Home > Cases > Shala v Secretary of State for the Home Department

S, a Kosovar Albanian, appealed against the refusal of his asylum claim, the Immigration Appeal Tribunal having concluded that interference with S’s family life was proportionate and justified under the Human Rights Act 1998 Sch.1 Part I Art.8(2) . On arrival in the United Kingdom S had immediately claimed asylum and pending the determination of his application he had been granted “temporary admission” to the UK. Over four years later in July 2001 his application was refused by the Home Office on the basis that the threat of persecution in Kosovo had been removed with the establishment of a peacekeeping force. In the period between his arrival and the refusal of his asylum claim, S had formed a relationship with a Czech national, B, and became stepfather to her two sons. B and her sons were granted refugee status in May 2000 and B and S married in October 2001. At first instance the adjudicator accepted that S had formed a genuine family life with B and that he was a devoted stepfather. He also determined that it was impossible to expect B and her children to move to Kosovo. Whilst accepting that there would be an interference with his family life if S were removed to Kosovo, the adjudicator concluded that once there S would be able to apply for entry to the UK on the basis of his marriage. A subsequent appeal to the Immigration Appeal Tribunal was unsuccessful. S contended that in the light of the adjudicator’s conclusions with respect to his family life it was clear that only in the UK could his family life be maintained and there was no guarantee that any separation caused by his removal to Kosovo would be of short duration. Further, that the appellate tribunal should not have treated S as though he was merely in the position of a spouse seeking leave to enter since had his application been treated with reasonable speed he would have been granted refugee status or exceptional leave to remain up until mid 1999 on the basis of the Secretary of State’s then policy with regard to Kosovo.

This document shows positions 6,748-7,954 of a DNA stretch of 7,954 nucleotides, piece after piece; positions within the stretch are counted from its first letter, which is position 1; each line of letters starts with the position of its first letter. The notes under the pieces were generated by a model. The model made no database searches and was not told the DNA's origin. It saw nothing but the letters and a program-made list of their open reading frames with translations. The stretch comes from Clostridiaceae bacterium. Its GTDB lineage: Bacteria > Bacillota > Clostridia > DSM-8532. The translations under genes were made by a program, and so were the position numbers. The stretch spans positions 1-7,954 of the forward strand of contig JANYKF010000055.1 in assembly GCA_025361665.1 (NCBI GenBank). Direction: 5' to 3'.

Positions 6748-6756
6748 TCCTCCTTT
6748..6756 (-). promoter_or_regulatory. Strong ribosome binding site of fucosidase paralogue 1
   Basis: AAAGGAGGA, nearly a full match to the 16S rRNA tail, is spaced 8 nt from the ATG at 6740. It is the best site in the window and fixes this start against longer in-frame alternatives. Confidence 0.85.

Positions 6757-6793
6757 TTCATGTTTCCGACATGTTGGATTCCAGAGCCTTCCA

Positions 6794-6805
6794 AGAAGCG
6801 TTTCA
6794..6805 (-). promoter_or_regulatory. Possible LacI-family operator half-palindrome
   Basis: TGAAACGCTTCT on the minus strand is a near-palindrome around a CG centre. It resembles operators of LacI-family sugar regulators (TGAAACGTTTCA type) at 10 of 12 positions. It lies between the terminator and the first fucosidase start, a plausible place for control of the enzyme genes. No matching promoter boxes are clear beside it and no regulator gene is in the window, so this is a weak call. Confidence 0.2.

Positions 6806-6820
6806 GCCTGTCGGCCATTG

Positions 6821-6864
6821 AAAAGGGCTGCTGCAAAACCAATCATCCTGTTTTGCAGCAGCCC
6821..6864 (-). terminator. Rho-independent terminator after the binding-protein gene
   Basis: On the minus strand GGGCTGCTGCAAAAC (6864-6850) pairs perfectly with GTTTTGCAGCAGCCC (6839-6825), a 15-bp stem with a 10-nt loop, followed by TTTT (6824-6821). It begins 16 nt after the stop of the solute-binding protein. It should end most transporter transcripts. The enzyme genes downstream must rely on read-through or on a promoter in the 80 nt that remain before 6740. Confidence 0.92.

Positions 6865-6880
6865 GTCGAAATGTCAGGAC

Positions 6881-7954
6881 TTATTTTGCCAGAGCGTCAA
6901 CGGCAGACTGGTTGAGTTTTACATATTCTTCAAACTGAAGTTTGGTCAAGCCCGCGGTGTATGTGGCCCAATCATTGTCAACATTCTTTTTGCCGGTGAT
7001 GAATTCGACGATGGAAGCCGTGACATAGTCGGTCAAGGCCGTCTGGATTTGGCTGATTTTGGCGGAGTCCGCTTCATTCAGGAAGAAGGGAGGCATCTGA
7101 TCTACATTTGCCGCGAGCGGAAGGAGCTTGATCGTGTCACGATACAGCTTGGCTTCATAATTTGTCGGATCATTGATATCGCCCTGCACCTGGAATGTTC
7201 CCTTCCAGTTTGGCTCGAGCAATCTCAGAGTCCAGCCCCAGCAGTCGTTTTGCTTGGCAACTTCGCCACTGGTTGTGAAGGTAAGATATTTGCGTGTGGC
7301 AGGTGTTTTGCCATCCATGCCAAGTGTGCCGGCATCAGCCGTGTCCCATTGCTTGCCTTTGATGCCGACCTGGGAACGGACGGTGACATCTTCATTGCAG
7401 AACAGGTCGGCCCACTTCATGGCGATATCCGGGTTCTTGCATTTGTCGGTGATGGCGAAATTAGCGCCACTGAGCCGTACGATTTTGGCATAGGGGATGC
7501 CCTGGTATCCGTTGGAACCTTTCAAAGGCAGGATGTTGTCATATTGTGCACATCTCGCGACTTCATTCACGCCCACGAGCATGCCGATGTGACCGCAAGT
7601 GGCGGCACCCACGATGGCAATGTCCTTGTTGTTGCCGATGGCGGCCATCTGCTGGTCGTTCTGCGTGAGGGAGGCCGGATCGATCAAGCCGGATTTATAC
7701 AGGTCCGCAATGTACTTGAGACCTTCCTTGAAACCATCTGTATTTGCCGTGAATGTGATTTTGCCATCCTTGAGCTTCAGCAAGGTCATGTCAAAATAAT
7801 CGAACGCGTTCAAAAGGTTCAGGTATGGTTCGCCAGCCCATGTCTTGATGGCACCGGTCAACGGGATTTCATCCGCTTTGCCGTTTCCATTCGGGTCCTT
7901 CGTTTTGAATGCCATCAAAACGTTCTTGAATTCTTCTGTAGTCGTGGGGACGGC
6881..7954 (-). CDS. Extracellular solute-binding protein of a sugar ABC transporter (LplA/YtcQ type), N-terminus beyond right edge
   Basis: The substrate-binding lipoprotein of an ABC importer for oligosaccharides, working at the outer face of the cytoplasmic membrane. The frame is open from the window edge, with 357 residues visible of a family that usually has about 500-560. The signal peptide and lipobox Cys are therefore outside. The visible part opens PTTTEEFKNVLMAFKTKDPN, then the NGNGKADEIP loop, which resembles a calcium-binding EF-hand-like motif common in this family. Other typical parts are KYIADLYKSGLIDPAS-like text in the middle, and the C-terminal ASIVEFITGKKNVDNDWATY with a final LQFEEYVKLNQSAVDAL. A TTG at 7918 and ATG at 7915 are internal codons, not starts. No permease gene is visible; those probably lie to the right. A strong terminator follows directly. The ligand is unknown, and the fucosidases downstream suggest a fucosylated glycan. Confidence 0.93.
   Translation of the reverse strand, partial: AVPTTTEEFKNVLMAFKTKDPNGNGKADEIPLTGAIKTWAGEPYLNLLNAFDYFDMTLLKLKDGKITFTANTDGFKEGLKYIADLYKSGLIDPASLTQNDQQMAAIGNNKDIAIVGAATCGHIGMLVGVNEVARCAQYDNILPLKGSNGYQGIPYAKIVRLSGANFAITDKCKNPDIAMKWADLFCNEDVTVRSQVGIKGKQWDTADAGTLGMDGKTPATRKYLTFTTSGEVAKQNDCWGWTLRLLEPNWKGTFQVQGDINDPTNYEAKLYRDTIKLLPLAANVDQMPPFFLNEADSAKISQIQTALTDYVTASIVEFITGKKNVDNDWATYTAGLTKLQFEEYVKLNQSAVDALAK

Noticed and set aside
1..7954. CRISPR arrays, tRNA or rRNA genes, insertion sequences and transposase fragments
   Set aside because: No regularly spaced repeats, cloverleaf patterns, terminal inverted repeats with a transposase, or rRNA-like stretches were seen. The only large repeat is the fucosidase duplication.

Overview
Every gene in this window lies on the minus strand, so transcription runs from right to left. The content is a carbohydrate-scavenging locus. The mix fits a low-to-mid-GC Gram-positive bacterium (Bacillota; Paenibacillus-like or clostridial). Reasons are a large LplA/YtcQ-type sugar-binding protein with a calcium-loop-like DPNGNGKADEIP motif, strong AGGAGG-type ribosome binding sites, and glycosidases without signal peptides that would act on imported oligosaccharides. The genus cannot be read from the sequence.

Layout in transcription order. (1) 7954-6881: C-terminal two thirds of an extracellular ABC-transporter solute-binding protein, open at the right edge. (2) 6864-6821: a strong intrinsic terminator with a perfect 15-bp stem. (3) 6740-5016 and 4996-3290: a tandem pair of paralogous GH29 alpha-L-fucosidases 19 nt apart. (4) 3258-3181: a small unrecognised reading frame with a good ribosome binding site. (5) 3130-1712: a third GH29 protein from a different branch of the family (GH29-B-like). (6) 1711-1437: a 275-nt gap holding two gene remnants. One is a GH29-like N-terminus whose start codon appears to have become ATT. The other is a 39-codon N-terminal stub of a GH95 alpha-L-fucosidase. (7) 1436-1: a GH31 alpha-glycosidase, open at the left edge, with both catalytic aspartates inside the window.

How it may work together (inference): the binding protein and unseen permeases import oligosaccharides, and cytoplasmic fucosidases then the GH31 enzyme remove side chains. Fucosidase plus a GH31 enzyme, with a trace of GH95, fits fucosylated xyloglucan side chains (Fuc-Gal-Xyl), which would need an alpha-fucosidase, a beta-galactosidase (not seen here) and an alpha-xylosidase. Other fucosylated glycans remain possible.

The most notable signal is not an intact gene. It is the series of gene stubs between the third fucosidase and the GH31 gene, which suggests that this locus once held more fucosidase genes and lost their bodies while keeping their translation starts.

Held, allowing the appeal, that in determining whether the relevant discretion had been exercised appropriately the court recognised that the ambit of the Secretary of State’s judgment was generous, International Transport Roth GmbH v Secretary of State for the Home Department [2002] EWCA Civ 158 applied. It was clear that but for the significant delay by the Home Office in dealing with S’s claim he would not have fallen into the category whereby policy required an application for leave to enter to be made from outside the UK. Instead he would have been granted refugee status or could have sought a variation of any grant of exceptional leave to remain. The delay on the part of the Home Office constituted an exceptional circumstance capable of taking the case outside the normal run of cases where an individual with no leave to enter sought to gain such leave on the basis of marriage. Accordingly to require S to leave the UK and make an application from Kosovo for leave to enter was clearly disproportionate, Xhacka, Re [2002] UKIAT 3352 andAbdulaziz v United Kingdom (A/94) (1985) 7 E.H.R.R. 471 ECHR considered.

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